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Re: [802SEC] Possible Signs of Dominance action

On Tue, Apr 11, 2017 at 1:03 PM, Paul Nikolich <> wrote:

Thank you for drafting this document, it is a good mechanism to stimulate discussion on an extremely (impossibly?) difficult to measure, highly subjective topic.

I haven't seen any of our EC colleagues way in yet -- perhaps my comments will help get the comments flowing.

My high level comments are as follows:

1) We should try to define and separate "signs" from "evidence".  In my mind, "evidence" is something that has documented proof of occurrence (e.g., motion vote tallies).  A "sign" is behavior a group chair (or participant) observes (it may be documented by the observer).

2) In your Notes column, the potential explanations for the observed behavior have negative connotations.  In some (many?) cases there is a perfectly acceptable explanation for the observed behavior.  For example, in the first row, the explanation for non-existent technical debate is that everyone simply agrees with the proposal on the floor.  Perhaps there should be two explanation columns; one for 'negative' and one for 'normal' or 'positive'.
I agree that it is often difficult to tell the difference between dominance and consensus.  However, other than fairly trivial proposals, there is usually some discussion of the details even when a lot of participants agree with the general sense of the proposal. A total lack of questions and/or suggestions for at least tweaking the proposal the first time it is presented would tend to indicate pre-agreement to the proposal.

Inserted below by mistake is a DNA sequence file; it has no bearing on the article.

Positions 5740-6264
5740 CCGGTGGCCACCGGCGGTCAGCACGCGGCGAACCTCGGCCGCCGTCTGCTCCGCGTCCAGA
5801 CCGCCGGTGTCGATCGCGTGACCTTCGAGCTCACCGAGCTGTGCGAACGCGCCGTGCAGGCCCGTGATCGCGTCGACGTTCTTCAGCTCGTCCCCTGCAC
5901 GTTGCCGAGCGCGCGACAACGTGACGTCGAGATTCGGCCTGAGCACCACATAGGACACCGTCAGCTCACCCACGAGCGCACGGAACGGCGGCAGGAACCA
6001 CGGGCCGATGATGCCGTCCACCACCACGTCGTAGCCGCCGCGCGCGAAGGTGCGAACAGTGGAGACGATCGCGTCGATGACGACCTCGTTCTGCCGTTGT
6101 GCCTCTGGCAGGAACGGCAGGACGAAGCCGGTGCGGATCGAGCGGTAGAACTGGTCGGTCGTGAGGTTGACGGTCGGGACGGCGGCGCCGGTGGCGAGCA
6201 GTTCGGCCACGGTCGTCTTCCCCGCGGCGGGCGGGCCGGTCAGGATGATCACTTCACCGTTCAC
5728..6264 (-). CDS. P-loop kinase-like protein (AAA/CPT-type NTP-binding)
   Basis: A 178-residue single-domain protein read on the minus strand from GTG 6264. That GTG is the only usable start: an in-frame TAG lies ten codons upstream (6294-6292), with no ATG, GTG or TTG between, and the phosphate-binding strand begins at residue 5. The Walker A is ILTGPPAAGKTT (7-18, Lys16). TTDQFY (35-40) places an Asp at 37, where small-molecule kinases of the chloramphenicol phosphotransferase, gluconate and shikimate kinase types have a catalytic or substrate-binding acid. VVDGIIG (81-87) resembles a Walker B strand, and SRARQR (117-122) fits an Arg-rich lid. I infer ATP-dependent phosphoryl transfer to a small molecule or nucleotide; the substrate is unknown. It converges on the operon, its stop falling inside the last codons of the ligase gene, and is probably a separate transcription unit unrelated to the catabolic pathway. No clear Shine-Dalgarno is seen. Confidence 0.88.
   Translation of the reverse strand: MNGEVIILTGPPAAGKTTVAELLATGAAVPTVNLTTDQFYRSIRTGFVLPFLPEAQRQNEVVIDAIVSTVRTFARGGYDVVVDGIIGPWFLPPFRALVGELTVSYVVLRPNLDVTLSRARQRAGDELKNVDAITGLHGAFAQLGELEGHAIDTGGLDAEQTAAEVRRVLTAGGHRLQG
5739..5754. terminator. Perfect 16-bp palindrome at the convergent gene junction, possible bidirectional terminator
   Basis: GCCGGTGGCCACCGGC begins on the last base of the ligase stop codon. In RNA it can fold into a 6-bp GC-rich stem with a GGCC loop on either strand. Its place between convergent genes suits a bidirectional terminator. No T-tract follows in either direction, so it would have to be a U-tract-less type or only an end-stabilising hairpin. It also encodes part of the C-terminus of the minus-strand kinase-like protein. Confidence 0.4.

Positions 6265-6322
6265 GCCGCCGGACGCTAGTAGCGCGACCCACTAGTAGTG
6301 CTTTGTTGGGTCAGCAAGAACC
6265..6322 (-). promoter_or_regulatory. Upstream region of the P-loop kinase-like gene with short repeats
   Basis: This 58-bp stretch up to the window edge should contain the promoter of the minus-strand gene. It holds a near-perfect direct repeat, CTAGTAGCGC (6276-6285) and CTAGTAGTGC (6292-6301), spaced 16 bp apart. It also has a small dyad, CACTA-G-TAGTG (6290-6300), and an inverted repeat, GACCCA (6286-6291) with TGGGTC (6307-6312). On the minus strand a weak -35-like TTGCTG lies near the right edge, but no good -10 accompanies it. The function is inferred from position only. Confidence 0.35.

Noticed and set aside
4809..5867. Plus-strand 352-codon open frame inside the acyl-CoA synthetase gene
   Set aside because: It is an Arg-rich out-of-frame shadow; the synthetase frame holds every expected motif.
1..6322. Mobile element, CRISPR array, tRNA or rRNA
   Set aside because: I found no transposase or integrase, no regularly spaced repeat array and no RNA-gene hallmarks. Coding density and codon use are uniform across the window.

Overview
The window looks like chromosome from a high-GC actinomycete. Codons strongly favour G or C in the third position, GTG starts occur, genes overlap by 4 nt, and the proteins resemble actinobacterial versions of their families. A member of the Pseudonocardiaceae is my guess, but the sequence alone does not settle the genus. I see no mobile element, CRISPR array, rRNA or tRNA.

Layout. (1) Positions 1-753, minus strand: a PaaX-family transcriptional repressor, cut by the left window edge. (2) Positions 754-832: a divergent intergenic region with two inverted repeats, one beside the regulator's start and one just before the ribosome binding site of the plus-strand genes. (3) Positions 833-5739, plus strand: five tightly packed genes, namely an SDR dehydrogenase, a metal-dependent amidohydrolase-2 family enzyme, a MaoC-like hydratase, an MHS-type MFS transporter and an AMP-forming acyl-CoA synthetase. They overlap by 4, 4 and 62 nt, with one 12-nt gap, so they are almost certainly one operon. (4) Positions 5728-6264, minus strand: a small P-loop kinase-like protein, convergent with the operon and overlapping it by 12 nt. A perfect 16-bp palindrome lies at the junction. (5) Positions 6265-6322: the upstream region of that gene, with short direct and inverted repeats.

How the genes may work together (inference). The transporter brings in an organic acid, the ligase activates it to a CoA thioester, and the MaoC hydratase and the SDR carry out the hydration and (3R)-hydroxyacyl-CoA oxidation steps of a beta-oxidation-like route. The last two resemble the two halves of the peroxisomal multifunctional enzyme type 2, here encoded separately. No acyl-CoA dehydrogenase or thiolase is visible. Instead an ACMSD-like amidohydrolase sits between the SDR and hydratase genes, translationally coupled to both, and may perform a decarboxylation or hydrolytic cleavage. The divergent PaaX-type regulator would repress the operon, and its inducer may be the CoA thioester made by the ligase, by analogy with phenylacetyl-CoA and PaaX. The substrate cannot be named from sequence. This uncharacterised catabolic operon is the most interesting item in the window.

3) We need to be very careful not to hinder positive consensus building behaviors that naturally occur outside formal meeting time.  In my opinion, as long as the group of individuals working on building consensus are open and transparent in their activities, it probably is OK.  If we produce a 'signs/evidence of dominance' document, we should also produce a 'mechanisms for constructive consensus building' document.
There have been times when we ask those with differing proposals to discuss them off-line and see if they can create a consensus proposal. That is different from dominance behavior in that the intention to have the off-line discussions is open and additional parties can get included in the off-line discussion by asking. Also, usually there is some discussion and review of the resulting proposal before adopting it.



------ Original Message ------
From: "Adrian Stephens" <>
Sent: 4/7/2017 5:35:53 AM
Subject: [802SEC] Possible Signs of Dominance action

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